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July/August 2007, Vol. 130, No. 7
Price highlights, 2006: energy goods retreat, moderating producer prices
Michael L. Dolfman, Solidelle Fortier Wasser, and Bruce Bergman
The Producer Price Index (PPI) for Finished Goods advanced 1.1 percent in 2006, after rising 5.4 percent in 2005 and 4.2 percent in 2004. Finished goods are commodities that are ready for sale to final-demand users, either as durable or nondurable goods for consumers or as capital equipment for business firms. The index for intermediate materials, supplies, and components, reflecting the prices of goods produced at an earlier stage of processing, increased 2.8 percent in 2006, after climbing 8.6 percent in 2005 and 9.2 percent in 2004. Intermediate goods consist of material and component inputs to manufacturing and construction, as well as supplies for all types of businesses. The index for crude materials for further processing, reflecting the prices of goods produced at a still earlier stage of processing, moved down 4.7 percent in 2006, after climbing 21.1 percent in 2005 and 17.4 percent in 2004. Crude materials are unprocessed goods or raw materials. The smaller advances in 2006 for the indexes for finished goods and intermediate goods were the lowest over-the-year changes since 2001, while the decrease in prices of crude goods was the first in 5 years. (See table 1.)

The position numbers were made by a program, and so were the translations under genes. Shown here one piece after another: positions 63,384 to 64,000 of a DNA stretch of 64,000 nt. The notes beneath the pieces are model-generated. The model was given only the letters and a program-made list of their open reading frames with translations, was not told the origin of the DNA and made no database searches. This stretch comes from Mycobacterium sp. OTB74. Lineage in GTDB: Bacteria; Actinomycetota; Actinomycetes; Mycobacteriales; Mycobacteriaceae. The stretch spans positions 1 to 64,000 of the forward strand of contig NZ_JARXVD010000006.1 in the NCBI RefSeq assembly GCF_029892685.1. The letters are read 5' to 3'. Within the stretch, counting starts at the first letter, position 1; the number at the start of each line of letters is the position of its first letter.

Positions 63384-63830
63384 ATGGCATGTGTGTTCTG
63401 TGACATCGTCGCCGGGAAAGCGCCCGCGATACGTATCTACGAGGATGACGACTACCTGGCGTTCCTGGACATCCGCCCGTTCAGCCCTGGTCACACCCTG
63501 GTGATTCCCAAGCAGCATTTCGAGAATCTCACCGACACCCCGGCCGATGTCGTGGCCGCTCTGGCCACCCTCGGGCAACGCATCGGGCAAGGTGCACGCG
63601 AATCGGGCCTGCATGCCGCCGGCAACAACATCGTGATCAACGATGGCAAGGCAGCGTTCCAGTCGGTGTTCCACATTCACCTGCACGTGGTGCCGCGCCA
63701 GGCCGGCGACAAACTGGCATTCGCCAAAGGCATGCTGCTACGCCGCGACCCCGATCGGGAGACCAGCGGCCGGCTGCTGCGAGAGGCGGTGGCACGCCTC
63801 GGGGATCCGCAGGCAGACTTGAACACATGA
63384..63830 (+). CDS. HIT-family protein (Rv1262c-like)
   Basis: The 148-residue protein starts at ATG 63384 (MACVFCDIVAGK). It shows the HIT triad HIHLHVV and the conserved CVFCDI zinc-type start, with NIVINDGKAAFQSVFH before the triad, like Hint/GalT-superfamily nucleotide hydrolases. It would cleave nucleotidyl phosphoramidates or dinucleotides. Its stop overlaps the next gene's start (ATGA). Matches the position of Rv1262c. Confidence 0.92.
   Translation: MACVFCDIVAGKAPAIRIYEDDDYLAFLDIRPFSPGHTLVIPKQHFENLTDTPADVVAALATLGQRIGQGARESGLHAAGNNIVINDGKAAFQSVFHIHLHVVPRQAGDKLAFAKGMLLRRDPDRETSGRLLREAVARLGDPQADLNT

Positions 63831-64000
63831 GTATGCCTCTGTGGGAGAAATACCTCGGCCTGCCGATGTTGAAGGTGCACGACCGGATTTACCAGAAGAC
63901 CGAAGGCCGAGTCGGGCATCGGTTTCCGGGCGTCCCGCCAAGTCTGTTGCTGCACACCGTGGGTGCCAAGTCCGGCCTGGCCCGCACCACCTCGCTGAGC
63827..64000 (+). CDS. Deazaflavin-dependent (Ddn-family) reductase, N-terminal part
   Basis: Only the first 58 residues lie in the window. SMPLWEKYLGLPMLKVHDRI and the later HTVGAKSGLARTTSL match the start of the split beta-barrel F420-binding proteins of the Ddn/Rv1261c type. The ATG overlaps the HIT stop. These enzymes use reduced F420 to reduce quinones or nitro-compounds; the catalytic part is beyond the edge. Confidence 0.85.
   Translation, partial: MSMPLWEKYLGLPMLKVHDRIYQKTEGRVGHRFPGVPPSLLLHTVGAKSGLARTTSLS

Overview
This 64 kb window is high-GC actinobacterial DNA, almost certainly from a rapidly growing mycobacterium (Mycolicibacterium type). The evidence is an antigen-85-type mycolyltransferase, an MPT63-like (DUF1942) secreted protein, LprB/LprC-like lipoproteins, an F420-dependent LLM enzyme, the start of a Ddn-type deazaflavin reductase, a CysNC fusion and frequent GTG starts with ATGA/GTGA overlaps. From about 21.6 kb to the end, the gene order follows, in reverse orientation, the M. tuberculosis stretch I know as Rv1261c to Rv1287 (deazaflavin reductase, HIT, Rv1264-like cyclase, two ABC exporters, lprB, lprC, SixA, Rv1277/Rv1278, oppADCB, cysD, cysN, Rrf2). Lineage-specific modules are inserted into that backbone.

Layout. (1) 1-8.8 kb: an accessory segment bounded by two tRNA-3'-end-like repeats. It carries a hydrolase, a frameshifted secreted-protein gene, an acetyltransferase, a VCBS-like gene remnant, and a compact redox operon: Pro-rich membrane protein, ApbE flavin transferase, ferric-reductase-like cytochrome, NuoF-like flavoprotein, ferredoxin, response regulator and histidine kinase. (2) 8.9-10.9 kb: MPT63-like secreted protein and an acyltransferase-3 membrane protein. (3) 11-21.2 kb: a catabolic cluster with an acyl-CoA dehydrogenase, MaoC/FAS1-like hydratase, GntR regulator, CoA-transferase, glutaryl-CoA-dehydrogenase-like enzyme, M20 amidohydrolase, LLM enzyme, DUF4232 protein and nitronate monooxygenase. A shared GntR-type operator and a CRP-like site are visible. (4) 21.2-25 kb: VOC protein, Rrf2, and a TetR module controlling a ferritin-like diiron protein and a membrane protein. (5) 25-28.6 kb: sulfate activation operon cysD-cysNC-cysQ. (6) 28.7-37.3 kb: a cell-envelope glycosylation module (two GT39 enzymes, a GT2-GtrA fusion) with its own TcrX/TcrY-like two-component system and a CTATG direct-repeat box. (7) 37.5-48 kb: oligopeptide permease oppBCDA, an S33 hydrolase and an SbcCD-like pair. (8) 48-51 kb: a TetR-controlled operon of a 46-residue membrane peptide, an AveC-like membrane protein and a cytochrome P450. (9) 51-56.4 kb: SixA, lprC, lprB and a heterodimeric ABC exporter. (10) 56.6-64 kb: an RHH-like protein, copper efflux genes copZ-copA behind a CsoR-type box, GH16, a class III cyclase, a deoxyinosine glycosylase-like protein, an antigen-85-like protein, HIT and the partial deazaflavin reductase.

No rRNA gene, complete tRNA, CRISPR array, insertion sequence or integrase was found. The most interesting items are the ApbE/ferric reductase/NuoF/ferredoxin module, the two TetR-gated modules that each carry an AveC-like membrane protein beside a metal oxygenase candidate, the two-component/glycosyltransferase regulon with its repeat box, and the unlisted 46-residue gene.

Prices for energy goods turned downward in 2006, leading the deceleration for finished and intermediate goods, as well as the downturn for crude materials. The indexes for wellhead natural gas and utility natural gas fell in 2006, after having risen a year earlier, while prices for crude petroleum, coal, utility electric power, and refined petroleum products increased less than they did in 2005. Within finished goods, the index for finished energy goods moved down 2.0 percent in 2006, following a 23.9-percent advance a year earlier. Similarly, prices for intermediate energy goods fell 3.3 percent, after climbing 26.2 percent in 2005. The index for crude energy materials dropped 15.7 percent, compared with a 42.2-percent jump a year earlier, fully accounting for the 2006 downturn in the prices of crude goods.
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